The historical backdrop encompasses the notable events of Emily’s time. These include a description of San Francisco in the aftermath of the gold rush, where the family arrived after a three-week journey on the Panama railway. Since two of her married daughters later settled in San Francisco, the 1906 earthquake and fire affected her personally and she raised funds for those less fortunate than her daughters. At the end of their lives, when the Pattersons moved from Moodyville to downtown Vancouver, the anti-Asian riots of 1907, fomented by the Asiatic Exclusion League, happened literally on their doorstep, with rioters breaking neighbourhood windows.
Smith’s passionate admiration for her subject gives the book a somewhat eulogistic tone with Emily depicted as the heroine of one incident after another. Fortunately, the author’s inclusion of robust dialogue rescues the book from hagiography, as when Emily tells an unruly patient hurt in a tavern brawl, “You dare move and I’ll hit you over the head with a club.”
At the same time, too many wordy and jarring phrases that an editor should have caught creep into the prose from the archival sources. People “reside” rather than live, babies are “welcomed into the world.” John Patterson before his marriage transported “Negro slaves” to New Orleans, and later “seemed to bear no disgruntlement to working under the command of a younger sibling.”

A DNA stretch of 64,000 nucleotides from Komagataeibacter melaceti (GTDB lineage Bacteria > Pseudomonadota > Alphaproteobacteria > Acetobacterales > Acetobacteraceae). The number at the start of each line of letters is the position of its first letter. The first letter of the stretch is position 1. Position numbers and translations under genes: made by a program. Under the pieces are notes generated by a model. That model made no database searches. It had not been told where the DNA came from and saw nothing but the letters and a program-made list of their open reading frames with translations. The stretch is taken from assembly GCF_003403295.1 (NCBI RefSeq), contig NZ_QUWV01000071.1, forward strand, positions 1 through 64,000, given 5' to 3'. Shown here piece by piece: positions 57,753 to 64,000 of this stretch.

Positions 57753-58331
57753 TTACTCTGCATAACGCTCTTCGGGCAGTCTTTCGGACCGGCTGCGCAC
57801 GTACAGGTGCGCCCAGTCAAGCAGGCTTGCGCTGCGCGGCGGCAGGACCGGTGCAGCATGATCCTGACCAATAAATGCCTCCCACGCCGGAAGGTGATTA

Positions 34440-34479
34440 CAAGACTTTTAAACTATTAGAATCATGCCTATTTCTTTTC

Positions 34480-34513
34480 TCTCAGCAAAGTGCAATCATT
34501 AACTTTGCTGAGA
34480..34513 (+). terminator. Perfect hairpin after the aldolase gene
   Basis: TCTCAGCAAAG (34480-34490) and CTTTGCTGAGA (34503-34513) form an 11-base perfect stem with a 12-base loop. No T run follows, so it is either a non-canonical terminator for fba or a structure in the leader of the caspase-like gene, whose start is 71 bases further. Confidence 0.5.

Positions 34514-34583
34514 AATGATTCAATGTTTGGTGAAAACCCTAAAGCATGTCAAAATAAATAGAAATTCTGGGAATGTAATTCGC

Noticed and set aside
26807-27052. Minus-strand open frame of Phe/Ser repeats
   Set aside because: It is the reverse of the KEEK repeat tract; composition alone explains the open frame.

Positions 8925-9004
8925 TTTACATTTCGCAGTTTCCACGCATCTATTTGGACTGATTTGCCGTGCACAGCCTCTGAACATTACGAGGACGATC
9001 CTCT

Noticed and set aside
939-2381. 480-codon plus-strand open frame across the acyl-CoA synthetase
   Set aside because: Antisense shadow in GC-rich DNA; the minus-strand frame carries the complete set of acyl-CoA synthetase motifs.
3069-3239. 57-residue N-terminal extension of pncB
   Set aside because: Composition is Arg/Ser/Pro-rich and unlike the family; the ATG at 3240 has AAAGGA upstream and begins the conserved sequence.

Nevertheless, Smith has shaped a vast amount of material, contextualized it with diligent research and produced an important addition to the annals of nursing.
Joan Givner is a biographer and novelist based in Victoria. Givner has continually explored the overlapping connections between art and life, particularly in the realm of female artists–most notably Katherine Anne Porter and Mazo de la Roche. Although Joan Givner’s literary oevre can be described as feminist, that label is far too restrictive to be definitive. Her widely acclaimed biography of Katherine Anne Porter was cited by the New York Times as one of the outstanding books of 1982. Now a retired professor living in Victoria on Vancouver Island, Givner, formerly of Mill Bay, is unusual in that her writing has been equally divided between her own fiction and her academic non-fiction.